Stress Fractures Caused by Weak Muscles and Over-Striding
Posted Dec 18 2009 11:34am
One of the most common injuries in runners is a stress fracture of the lower leg (tibia) because running fast causes the foot to hit the ground with tremendous force that can shatter bones. A study from the University of Minnesota shows that women with stress fractures do not have weaker bones, they have smaller and weaker calf muscles (Medicine & Science in Sports & Exercise, December 2009). Another study from Iowa State University in Ames, in the same journal, shows that longer strides cause the greatest foot strike forces that increase bone fracture risk.
Strong muscles may help to prevent bones from breaking by absorbing more force from the foot hitting the ground during running. Most distance runners do not use weight machines to strengthen their leg muscles. They strengthen their calf muscles by running very fast no more often than three times a week.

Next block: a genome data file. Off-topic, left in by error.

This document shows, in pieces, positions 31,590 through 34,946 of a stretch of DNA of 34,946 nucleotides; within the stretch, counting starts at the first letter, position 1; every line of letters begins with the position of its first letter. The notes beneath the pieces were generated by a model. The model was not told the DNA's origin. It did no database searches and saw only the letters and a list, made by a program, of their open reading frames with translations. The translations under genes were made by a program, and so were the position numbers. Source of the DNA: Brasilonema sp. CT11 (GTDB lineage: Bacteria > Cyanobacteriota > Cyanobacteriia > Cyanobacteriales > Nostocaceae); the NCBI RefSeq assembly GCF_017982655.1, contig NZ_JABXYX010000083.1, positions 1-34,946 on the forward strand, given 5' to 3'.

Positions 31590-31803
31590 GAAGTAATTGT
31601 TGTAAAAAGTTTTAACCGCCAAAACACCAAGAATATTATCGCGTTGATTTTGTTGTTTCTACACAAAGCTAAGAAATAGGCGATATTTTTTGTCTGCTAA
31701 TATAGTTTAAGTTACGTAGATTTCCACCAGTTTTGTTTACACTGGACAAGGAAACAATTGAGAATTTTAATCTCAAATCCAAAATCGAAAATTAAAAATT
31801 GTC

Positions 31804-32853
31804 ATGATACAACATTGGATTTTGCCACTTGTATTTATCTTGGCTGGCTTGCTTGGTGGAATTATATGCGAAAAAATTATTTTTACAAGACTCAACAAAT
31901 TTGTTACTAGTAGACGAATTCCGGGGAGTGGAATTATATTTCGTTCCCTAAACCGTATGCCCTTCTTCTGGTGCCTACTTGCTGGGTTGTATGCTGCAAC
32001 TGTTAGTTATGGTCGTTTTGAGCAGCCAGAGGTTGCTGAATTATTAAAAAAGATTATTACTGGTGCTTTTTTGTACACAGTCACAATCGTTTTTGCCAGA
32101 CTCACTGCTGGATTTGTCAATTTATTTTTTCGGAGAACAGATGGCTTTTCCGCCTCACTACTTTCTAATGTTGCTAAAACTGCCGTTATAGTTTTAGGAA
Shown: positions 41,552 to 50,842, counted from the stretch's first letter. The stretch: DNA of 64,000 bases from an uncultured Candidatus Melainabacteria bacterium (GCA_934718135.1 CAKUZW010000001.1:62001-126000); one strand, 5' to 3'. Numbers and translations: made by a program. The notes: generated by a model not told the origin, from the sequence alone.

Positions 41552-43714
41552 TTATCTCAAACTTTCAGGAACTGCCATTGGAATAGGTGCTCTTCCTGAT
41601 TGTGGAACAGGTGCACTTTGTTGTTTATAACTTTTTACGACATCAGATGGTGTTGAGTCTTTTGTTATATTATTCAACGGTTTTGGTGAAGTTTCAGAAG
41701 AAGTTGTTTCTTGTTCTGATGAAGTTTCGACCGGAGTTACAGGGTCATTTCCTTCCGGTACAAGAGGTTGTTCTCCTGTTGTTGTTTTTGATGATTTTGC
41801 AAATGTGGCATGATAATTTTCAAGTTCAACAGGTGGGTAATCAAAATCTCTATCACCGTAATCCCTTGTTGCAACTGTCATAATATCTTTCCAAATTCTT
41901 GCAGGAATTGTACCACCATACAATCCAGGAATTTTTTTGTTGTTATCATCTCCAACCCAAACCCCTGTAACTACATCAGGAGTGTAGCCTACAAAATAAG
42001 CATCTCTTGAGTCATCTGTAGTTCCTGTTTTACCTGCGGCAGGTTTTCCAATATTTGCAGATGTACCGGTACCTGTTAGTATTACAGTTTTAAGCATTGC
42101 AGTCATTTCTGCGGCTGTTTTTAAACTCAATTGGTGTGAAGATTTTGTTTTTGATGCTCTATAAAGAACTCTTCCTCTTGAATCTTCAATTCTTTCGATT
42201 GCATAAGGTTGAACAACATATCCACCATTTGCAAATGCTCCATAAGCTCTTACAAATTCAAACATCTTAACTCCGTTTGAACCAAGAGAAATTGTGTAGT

In the Iowa study, reducing stride length by ten percent reduced force of the foot striking the ground and therefore reduced force on the tibia.
Shortening your stride will not slow you down. When your foot hits the ground, your Achilles tendon contracts to store up to 60 percent of your foot strike force. Then when you step off that foot, your Achilles tendon releases the stored energy to drive you forward. Over-striding deprives you of some of this stored energy. Since many runners take strides that are too long, shortening stride length usually allows them to increase cadence and will help to increase speed and endurance.